A group of extinct vascular land plants that flourished in the early Devonian (416–380 million years ago). They had short upright aerial axes (‘stems’), several centimetres tall, that arose from rhizomes or corms and branched dichotomously to form two equal growing points. The ‘naked’ branches lacked leaves and ended in multicellular spore-forming organs (sporangia). Rhyniophytes, such as Cooksonia and Rhynia (named after fossil-rich chert deposits at Rhynie in Scotland), were the earliest true vascular plants, having a solid mass of xylem vessels in the centre of the stem. In the 1980s, evidence emerged of the coexistence of similar gametophyte forms alongside the sporophyte rhyniophytes. This prompted speculation that these might have been alternative forms of the same species and that subsequent reduction of the gametophytes could have led to evolution of the predominant sporophyte forms of modern vascular plants (see transformation hypothesis). Compare trimerophytes; zosterophyllophytes.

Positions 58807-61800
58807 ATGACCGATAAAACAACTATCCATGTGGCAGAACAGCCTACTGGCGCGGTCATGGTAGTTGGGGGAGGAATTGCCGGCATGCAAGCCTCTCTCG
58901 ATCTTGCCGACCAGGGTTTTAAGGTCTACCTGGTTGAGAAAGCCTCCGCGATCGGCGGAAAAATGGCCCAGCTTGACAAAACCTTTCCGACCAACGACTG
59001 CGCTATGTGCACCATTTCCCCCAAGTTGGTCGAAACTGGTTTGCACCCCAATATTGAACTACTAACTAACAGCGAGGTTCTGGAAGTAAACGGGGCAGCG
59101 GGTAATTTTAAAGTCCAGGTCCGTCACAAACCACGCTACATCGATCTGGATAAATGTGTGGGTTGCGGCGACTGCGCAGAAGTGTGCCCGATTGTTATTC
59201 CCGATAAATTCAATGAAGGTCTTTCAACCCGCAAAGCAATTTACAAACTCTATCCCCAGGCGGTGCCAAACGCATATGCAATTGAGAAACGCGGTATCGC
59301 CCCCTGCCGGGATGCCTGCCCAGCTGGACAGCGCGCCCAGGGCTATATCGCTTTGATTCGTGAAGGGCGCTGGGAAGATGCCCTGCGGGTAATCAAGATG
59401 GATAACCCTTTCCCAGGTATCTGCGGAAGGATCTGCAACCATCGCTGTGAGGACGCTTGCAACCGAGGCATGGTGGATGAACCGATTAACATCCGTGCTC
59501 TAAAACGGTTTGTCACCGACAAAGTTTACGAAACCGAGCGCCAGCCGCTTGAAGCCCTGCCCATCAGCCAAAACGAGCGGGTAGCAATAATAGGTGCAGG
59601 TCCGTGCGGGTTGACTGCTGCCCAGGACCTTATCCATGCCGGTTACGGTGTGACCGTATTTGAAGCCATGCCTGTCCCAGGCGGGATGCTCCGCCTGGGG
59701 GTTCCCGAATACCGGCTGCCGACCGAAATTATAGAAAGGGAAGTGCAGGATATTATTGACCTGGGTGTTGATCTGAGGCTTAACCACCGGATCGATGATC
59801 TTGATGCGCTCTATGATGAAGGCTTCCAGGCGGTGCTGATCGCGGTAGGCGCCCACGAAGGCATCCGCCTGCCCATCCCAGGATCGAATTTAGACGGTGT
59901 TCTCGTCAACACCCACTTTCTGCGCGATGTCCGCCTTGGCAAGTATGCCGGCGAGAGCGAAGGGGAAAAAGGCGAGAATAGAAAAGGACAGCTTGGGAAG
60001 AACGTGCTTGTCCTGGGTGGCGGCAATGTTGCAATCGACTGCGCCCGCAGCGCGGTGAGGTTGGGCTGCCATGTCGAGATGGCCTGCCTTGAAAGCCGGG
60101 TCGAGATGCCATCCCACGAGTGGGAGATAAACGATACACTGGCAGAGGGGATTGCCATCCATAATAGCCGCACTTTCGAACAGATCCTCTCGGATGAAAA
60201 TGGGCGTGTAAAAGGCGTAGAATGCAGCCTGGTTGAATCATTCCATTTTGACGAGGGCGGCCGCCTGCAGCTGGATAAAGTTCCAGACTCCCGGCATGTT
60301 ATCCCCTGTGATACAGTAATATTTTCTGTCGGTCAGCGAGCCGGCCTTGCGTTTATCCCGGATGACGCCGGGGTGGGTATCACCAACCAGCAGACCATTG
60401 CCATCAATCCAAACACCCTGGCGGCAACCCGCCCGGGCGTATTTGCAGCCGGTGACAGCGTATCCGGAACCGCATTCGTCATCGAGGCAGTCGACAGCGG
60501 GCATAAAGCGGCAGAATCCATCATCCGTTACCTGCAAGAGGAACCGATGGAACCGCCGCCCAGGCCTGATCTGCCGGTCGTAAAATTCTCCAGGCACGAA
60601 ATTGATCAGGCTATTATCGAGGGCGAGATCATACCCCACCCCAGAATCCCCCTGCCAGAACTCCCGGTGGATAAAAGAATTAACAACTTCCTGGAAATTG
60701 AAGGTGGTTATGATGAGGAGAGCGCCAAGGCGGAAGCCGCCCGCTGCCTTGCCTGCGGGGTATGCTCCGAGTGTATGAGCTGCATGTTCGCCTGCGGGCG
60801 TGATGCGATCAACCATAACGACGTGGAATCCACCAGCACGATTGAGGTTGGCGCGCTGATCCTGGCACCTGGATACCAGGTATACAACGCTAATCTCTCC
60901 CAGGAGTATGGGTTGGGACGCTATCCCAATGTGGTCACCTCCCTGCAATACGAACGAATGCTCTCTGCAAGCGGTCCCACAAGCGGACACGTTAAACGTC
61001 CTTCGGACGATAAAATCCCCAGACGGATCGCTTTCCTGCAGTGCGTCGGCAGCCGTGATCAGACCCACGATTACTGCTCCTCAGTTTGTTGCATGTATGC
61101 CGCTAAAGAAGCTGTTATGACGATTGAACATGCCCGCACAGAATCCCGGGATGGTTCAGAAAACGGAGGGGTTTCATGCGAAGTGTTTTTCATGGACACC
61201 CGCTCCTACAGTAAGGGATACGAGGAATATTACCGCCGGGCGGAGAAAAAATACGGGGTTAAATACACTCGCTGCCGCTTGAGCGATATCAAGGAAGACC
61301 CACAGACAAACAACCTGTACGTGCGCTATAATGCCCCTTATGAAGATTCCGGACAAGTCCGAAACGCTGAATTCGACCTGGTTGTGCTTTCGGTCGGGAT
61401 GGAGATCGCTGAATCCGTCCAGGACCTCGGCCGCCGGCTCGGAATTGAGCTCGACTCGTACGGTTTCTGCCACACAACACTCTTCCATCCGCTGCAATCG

Subjects: Biological Sciences.